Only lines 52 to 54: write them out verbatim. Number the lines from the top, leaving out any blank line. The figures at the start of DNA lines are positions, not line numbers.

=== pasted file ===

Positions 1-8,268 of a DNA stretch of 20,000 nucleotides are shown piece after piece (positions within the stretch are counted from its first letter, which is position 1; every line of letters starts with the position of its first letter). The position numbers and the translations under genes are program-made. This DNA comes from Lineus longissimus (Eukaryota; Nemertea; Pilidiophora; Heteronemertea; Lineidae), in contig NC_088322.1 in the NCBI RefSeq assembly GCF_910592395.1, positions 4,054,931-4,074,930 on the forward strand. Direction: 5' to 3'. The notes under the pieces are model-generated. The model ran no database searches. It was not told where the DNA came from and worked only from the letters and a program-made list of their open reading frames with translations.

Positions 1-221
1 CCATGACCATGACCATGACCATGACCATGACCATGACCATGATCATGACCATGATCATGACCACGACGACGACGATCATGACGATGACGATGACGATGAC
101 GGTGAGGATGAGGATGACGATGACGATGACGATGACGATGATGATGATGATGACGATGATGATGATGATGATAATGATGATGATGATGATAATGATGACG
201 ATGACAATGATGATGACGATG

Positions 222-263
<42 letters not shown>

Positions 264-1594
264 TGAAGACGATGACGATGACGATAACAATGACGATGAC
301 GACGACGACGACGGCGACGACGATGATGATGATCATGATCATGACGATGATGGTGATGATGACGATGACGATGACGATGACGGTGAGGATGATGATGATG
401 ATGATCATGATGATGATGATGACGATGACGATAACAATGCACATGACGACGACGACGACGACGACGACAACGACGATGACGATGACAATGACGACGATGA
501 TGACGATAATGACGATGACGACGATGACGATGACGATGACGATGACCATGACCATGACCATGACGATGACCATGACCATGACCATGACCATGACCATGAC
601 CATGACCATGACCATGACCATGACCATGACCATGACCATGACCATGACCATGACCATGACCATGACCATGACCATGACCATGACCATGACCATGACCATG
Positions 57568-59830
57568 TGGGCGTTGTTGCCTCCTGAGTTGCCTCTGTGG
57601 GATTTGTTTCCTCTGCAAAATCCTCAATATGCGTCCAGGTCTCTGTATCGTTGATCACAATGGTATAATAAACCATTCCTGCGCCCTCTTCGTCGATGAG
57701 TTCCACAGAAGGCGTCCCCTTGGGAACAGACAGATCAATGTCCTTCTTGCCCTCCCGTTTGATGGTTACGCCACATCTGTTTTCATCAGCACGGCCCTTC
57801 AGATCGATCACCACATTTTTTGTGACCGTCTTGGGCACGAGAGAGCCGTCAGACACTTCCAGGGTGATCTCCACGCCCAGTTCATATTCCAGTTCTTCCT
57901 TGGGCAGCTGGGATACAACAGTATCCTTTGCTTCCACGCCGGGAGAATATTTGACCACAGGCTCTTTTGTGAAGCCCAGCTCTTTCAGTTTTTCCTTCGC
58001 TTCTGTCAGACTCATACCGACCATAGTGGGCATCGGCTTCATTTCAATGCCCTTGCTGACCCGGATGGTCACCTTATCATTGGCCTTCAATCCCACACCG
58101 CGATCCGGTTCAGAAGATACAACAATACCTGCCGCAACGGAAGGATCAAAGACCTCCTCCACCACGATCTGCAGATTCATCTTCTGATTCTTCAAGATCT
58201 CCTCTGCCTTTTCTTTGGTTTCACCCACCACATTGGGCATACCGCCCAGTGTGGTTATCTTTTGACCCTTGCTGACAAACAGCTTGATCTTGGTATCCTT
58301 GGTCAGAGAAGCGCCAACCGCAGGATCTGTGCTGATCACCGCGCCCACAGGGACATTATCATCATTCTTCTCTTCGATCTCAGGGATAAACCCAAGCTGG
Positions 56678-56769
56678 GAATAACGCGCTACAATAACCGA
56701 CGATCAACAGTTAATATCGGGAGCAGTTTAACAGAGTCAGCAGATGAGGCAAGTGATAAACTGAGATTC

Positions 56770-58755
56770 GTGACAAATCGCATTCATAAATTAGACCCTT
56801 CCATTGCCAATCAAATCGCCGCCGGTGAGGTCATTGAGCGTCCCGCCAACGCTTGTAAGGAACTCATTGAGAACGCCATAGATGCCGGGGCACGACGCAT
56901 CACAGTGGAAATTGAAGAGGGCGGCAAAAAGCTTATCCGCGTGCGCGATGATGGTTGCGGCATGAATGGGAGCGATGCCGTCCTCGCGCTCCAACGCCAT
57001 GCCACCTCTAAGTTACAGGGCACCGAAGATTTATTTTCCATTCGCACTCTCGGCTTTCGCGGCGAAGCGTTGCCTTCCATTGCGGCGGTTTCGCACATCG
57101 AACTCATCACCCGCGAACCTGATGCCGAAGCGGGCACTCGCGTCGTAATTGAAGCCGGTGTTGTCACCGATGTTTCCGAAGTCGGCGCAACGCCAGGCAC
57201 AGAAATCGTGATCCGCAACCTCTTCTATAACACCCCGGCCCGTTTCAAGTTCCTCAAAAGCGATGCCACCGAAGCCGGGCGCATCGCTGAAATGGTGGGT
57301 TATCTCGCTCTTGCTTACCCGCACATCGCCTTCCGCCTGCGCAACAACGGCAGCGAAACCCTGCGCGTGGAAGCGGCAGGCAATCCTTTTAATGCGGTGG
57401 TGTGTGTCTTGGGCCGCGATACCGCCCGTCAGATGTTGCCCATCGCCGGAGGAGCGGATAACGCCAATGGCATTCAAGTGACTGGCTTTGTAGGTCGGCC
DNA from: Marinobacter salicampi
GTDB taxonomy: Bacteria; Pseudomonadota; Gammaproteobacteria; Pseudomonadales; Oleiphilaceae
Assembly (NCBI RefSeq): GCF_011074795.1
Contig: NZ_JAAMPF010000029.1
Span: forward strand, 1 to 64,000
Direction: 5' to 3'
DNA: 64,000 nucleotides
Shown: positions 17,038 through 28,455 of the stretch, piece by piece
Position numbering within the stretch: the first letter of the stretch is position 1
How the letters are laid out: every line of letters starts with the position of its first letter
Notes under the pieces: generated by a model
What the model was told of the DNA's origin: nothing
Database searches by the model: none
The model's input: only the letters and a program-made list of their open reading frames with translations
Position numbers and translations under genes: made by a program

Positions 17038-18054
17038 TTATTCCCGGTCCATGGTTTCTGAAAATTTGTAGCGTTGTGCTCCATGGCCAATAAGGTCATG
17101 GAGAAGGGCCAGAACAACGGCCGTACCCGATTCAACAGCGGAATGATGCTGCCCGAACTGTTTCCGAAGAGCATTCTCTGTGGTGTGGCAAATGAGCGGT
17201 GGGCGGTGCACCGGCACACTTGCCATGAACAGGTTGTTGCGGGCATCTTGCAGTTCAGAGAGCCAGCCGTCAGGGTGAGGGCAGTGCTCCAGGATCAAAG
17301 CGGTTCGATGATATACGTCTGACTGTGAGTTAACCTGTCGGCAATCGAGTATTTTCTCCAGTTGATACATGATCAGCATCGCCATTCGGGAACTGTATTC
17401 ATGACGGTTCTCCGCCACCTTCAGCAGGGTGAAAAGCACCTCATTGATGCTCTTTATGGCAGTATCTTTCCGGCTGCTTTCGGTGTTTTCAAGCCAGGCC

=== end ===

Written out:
17038 TTATTCCCGGTCCATGGTTTCTGAAAATTTGTAGCGTTGTGCTCCATGGCCAATAAGGTCATG
17101 GAGAAGGGCCAGAACAACGGCCGTACCCGATTCAACAGCGGAATGATGCTGCCCGAACTGTTTCCGAAGAGCATTCTCTGTGGTGTGGCAAATGAGCGGT
17201 GGGCGGTGCACCGGCACACTTGCCATGAACAGGTTGTTGCGGGCATCTTGCAGTTCAGAGAGCCAGCCGTCAGGGTGAGGGCAGTGCTCCAGGATCAAAG